The Everything Editor's Job
There are many noders who do not understand what the editors (and gods) actually do here. The best suggestion I can give to anyone in doubt is first of all to read The Everything Editor's Job. This, in summary, gives each member of the 'editorial staff' certain responsibilities in order to gain and maintain a high signal to noise ratio. This includes writing well, rewarding good writing and 'weeding out' the not-so-good writing, and keeping the database healthy. They encourage and support others to write well and improve the overall standards here, to make it a better place to be.
There are no set standards for us. Nowhere is there a secret document which says "this is good, this is bad; this stays, this goes"; it is up to each individual to decide for hirself what belongs here, and how to reward. There are many standards which are written, for example "cut and paste writeups will die", and there is a discussion group which enables us to, well, discuss things. Each of us is, however, free to choose how they implement these standards, and I believe that each editor has hir own philosophy, hir own standards which they apply to everything they read.
The development of an E2 philosophy
This process of developing personal philosophy begins almost as soon as anyone comes to E2. Everyone begins to form an idea of "what E2 is about", and varies from one to another. For some, it is a database of factual, informative nodes, for others, a resource for them to practice and improve their writing, for yet others, somewhere to let off steam, chat or rant. As 'newbies' gain experience, they begin to gain levels, and begin to vote. Each votes in accordance with their own belief and standards of what is good/bad; some upvote, some downvote, some get silly and get personal with mass downvoting. No-one calls them to account, and no-one knows what they are doing. Every one of us has had the experience of getting a good write-up downvoted, and has wondered "Why?". This is the reason - different people have different standards.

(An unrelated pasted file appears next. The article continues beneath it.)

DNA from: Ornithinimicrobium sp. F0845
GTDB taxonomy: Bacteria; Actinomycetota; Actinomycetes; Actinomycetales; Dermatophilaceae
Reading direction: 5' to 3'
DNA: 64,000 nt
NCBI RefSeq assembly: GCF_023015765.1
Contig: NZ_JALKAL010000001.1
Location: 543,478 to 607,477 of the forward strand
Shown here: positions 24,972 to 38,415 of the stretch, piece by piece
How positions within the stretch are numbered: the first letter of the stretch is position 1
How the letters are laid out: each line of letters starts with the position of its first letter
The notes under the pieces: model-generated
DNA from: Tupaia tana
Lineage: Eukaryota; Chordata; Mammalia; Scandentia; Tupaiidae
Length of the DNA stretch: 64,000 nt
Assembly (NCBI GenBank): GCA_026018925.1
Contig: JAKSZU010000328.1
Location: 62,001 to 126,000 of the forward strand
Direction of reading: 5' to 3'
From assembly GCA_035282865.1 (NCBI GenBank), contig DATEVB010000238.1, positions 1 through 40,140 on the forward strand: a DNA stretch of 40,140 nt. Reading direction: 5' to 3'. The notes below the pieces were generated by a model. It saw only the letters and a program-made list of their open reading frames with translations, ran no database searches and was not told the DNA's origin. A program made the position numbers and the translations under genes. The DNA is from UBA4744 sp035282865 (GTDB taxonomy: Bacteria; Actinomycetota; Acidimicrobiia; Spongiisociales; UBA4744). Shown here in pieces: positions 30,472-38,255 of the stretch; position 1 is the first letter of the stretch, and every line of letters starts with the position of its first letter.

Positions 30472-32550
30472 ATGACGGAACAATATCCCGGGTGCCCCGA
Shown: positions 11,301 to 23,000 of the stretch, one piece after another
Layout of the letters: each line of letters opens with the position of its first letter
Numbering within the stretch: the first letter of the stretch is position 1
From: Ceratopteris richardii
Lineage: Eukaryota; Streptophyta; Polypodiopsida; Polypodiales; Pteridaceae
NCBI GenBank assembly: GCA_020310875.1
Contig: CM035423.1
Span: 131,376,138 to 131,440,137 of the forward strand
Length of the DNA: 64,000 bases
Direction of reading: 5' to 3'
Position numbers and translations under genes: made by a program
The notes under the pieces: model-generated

Still later, a noder may (with time, patience and good writing) get to a point where sie gets The Power of C!. Once again, noders will C!s things which they like, in accord with their own standards and philosophy. Sometimes, they will ching a writeup because it taught them something, or is a good piece of writing, or is particularly amusing. Some perhaps give their mates a C!, purely because they are friends, some do it for a Ching! of Death. This explains why frequently, one sees the comment "Who chinged so-and-so, and why?" in the catbox.
When will you get to the point?
Now, actually. Editors are chosen for a variety of reasons. They are good noders. They are helpful noders. They believe in E2. They share a common vision of E2. But each of them, in addition to the above, has a philosophy, a vision of what Everything2 is.